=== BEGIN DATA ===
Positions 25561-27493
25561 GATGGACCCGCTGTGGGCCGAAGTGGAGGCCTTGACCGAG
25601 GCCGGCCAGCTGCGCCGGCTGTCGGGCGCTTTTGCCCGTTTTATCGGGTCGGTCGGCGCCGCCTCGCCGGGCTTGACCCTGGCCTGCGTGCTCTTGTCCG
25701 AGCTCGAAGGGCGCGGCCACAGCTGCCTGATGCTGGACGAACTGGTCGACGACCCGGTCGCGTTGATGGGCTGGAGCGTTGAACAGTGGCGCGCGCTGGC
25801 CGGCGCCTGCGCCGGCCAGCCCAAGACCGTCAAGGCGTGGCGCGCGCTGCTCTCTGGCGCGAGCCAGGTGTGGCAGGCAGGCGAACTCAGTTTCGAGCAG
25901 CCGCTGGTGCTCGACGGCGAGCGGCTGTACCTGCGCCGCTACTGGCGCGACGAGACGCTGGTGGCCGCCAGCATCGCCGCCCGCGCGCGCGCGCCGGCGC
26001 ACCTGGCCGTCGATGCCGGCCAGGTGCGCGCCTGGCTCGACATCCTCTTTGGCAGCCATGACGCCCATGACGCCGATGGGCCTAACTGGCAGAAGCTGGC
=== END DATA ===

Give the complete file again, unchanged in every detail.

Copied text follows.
Positions 25561-27493
25561 GATGGACCCGCTGTGGGCCGAAGTGGAGGCCTTGACCGAG
25601 GCCGGCCAGCTGCGCCGGCTGTCGGGCGCTTTTGCCCGTTTTATCGGGTCGGTCGGCGCCGCCTCGCCGGGCTTGACCCTGGCCTGCGTGCTCTTGTCCG
25701 AGCTCGAAGGGCGCGGCCACAGCTGCCTGATGCTGGACGAACTGGTCGACGACCCGGTCGCGTTGATGGGCTGGAGCGTTGAACAGTGGCGCGCGCTGGC
25801 CGGCGCCTGCGCCGGCCAGCCCAAGACCGTCAAGGCGTGGCGCGCGCTGCTCTCTGGCGCGAGCCAGGTGTGGCAGGCAGGCGAACTCAGTTTCGAGCAG
25901 CCGCTGGTGCTCGACGGCGAGCGGCTGTACCTGCGCCGCTACTGGCGCGACGAGACGCTGGTGGCCGCCAGCATCGCCGCCCGCGCGCGCGCGCCGGCGC
26001 ACCTGGCCGTCGATGCCGGCCAGGTGCGCGCCTGGCTCGACATCCTCTTTGGCAGCCATGACGCCCATGACGCCGATGGGCCTAACTGGCAGAAGCTGGC